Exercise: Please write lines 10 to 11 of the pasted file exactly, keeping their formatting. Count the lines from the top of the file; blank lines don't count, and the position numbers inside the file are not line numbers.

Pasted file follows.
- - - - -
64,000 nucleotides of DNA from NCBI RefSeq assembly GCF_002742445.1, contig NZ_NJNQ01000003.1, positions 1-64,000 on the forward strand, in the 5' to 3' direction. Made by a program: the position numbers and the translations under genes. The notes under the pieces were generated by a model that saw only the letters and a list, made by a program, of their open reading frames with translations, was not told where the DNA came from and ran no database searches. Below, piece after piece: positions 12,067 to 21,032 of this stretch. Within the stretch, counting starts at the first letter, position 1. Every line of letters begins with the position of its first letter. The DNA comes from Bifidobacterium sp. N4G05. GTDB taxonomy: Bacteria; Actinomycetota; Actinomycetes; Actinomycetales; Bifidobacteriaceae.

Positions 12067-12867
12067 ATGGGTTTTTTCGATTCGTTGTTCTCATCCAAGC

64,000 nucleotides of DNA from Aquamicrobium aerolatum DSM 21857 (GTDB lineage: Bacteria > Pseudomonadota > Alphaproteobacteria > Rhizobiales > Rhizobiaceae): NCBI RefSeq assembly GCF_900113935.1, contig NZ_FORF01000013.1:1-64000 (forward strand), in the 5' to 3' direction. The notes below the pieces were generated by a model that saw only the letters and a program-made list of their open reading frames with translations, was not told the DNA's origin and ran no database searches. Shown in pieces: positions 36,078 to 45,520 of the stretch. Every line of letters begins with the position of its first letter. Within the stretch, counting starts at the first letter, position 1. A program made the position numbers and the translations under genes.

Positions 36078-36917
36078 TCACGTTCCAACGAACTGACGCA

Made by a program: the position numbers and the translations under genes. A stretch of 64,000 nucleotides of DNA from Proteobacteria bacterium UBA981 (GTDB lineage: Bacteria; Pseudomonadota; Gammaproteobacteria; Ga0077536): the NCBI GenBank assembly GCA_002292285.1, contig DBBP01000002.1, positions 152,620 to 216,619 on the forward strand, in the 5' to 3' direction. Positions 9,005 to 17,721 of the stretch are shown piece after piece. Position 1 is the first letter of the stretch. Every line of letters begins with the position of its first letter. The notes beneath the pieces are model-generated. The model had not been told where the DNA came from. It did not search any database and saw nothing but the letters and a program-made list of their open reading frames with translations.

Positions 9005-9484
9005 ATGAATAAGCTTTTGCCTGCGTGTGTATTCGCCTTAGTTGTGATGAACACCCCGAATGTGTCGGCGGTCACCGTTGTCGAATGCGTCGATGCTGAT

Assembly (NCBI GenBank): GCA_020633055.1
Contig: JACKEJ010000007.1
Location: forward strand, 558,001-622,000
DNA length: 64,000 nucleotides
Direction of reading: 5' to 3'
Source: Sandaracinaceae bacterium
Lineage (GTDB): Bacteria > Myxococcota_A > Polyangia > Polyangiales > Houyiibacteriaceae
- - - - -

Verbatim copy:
Assembly (NCBI GenBank): GCA_020633055.1
Contig: JACKEJ010000007.1